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Improved water and no increase in taxes are some highlights of Happy Valley-Goose Bay budget

Happy Valley-Goose Bay Mayor Wally Andersen at the budget meeting on Jan. 29.
Happy Valley-Goose Bay Mayor Wally Andersen at the budget meeting on Jan. 29. - Evan Careen

The Town of Happy Valley-Goose Bay passed its largest budget to date on Jan. 29, coming in at over $23 million.

One of the highlights of this year’s budget is the move from the town wells to Spring Gulch, ideally solving an issue that has plagued valley residents for some time. The move will cost $25 per resident, offsetting the projected cost of $200,000 to the town.

Wally Andersen, mayor of Happy Valley-Goose Bay, said the $25 figure could change as they are still in negotiations with the Department of National Defense.

“We’re having future talks with 5 Wing and we believe we can bring that down,” he said. “They’re charging us so much a cubic metre for water. We’re paying for water. We have our wells but they didn’t turn out to be the best, especially Number 1, which is our biggest well. But now because of the large amount of water we will get from Spring Gulch that will enable us to shut down well Number 1.”

He said the other well are better quality and between those and Spring Gulch it should bring a big improvement in water for residents in the valley. The date provided by council for the switchover is March 31 but Andersen said that’s a worst case scenario date and it could be as early as mid-February.

No change to mil rate or taxes

The mil rate will stay the same for this year and no increase in taxes is forecast. Andersen said they had to make some cuts along the way in spending and are going to continue to monitor each department as we go forward.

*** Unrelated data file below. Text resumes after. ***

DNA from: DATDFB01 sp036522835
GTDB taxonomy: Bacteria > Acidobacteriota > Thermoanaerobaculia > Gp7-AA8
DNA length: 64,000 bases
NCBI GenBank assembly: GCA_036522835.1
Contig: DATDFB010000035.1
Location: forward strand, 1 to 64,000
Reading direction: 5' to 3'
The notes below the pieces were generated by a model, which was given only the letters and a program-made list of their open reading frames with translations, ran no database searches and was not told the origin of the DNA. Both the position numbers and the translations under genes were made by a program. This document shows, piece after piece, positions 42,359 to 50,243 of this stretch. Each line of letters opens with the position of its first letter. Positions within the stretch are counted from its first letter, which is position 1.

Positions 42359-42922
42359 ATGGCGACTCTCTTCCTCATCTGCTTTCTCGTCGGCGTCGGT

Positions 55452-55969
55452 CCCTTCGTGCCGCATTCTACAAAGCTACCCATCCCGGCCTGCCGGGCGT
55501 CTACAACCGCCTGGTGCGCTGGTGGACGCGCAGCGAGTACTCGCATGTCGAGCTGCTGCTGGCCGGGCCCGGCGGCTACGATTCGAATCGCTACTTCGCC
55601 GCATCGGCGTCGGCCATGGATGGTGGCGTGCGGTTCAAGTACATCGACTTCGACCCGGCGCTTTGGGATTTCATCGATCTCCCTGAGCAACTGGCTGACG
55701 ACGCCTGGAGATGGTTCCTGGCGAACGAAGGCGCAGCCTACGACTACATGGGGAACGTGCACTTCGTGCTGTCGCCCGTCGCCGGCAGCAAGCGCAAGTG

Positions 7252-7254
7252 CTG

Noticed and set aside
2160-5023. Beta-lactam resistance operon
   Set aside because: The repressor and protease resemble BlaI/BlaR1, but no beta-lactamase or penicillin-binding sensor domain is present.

“I think we all know there’s going to be a downturn in the land and housing values and when that happens the amount of money we take in is going to drop,” he said.

He said they have to find ways to offset that, because they can’t keep raising taxes to meet a budget. Starting in April council is going to sit down and scrutinize every department and what they’re spending, where they can save and what they can do.

“After all we owe it to the people of Happy Valley-Goose Bay who are taxpayers to be responsible to them in every way possible.”

Right now the town brings in $500,000 in tipping fees from the Muskrat Falls project and Andersen said that’s going to be money they’re going to have to find to maintain what they’re doing now. He said they’re going to move forward with caution and find ways they can save money and cut back on expenditures.

New tax category

Another item on this year’s budget was a new tax category set at 55 mils for data centres, which can use large amounts of power.

“It seems more and more are looking to move to Labrador for cheap power and we believe for such big organizations that the mill rate we’re proposing to charge is reasonable,” he told the Labradorian. “They’re getting probably some of the cheapest power in the world so we’re comfortable with what we’ve outlined to charge these companies.”

He said they’re been told some of the data centres can use up almost 20 MW of power and there’s also concern from the community that they may be using too much.

“If they keep on coming will there be enough power for local businesses who want to open? So we’re being aware of that as well.”

Wellness centre

For the first time an amount has been set aside specifically for the upcoming Wellness Centre, $6 million to be exact. The project is a cost chare between the town, the province and the federal government and the town is fundraising to try to get the rest of their share of the $22 million project.

“We’re looking forward to a sod turning process in June. It’s been a long process but we want to make sure that we do thing right and at the end of the day when all is said and done that we have a Wellness Centre that the people of Happy Valley-Goose Bay can afford.”

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